Making a functional and aesthetically pleasing UI card is crucial in user interface (UI) design. In the process of showing information and navigating users to a better experience, the card component is essential.

Figma is a powerful platform that allows us to design various user interface cards. In this blog, we’ll learn how to make different UI cards in Figma and their use cases. We’ll also deconstruct the anatomy of a UI card.

Types of UI Cards

Content Cards

One of the most popular categories of UI cards is content cards. They are organized and visually appealing, showing the content items such as description, images and other UI components. These cards are used in news apps, online stores, and social media feeds.

Content cards can be created in various layouts, scales, and combinations using Figma, making them flexible and adaptable to varied design settings. These components combine to give users a concise summary of the content's main points, enabling them to decide whether to continue reading. Because they make it simple for consumers to quickly skim through many bits of material and select the ones that most appeal to them, content cards are useful for designing engaging user experiences.

For example: In a news app, a content card might display a news article with a headline, a short excerpt, and an accompanying image.

Example: Content Card

Feature Cards

Feature cards are mostly used to draw the user's attention to a particular function, feature or service offered by a website or application. On most websites, these cards showcase the “WHY CHOOSE US” section. By appearance, they have a short description, an illustration or vector icon and a call-to-action button, which will guide us to more information to investigate or interact further.

Designers can modify the style of this card using font, colour and visual components. Using Figma, we can make a visually appealing card to capture consumers' attention.

For example: In website design, the number of projects completed, the number of alliances and the number of awards won are all presented with the help of feature cards.

Example: Feature Card

Product Cards

Product cards are common in e-commerce user interfaces since they give customers a thorough overview of each item they can buy. A product card typically includes a clear photograph of the item, its name, price, and frequently other details like user feedback, add to cart, and technical details. These cards are made to give people the knowledge they require to make decisions about purchases promptly and confidently.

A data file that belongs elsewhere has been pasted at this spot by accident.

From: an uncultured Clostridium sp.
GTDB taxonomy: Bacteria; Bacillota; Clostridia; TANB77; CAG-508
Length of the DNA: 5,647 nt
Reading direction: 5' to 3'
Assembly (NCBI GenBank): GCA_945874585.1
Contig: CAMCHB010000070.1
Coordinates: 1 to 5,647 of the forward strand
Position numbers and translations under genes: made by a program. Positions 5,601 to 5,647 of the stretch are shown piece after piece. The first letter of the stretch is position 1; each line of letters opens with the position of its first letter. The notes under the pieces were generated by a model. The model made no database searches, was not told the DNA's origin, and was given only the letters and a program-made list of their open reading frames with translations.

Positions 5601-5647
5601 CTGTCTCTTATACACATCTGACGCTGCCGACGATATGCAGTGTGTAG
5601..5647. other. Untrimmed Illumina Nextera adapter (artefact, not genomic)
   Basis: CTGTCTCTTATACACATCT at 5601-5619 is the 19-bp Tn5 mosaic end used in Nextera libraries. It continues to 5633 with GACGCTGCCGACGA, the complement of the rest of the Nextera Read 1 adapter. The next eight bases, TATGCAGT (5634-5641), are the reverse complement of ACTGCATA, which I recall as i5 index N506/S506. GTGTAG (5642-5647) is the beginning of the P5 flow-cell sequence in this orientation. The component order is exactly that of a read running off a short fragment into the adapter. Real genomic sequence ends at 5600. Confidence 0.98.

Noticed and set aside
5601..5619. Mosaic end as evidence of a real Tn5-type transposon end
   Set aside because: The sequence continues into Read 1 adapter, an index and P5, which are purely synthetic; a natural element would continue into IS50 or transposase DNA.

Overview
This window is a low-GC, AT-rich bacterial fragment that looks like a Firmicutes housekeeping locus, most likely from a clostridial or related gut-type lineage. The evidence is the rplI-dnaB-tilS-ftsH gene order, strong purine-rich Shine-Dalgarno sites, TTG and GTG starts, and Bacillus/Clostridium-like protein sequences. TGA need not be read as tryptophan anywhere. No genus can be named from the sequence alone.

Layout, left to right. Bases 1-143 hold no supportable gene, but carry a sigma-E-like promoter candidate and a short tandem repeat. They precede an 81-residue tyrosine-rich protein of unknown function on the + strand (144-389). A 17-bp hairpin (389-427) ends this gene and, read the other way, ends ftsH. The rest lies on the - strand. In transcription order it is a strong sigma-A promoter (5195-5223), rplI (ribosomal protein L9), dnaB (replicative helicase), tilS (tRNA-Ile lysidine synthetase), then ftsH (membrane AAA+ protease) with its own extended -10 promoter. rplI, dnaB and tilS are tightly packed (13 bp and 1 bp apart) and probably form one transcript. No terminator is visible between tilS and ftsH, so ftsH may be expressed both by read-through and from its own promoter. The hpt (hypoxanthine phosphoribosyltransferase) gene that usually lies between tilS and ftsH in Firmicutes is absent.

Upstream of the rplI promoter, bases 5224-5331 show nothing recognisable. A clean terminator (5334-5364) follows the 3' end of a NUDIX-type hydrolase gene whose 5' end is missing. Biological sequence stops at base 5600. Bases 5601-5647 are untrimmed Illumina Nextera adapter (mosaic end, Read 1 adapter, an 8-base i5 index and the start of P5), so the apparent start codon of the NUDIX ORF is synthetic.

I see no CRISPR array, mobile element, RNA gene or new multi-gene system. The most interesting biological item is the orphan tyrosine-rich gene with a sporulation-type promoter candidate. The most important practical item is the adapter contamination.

Product cards provide a seamless shopping experience by showing products in an orderly and aesthetically pleasing way, enabling customers to browse, compare, and ultimately make informed purchasing decisions. The elements inside the card are carefully placed so the users can easily picture it and know where to click next. This is achieved through the information hierarchy and using primary colour on the call-to-action button.

For example: These cards are used in e-commerce websites in the product section.

Example: Product Card

Action Cards

Action cards are thoughtfully designed UI elements that direct users to perform particular tasks within an application or website. These activities include joining a service, signing up for a newsletter, or making a transaction. Action cards combine simple writing, less eye-catching or no graphics, and obvious call-to-action to direct users toward desired activities.

An action card's format often consists of a headline or title that highlights the importance of the action, a supporting description that details its advantages, and a large button that invites visitors to perform the action. Action cards are essential to optimize conversion rates and guide consumers through user journeys.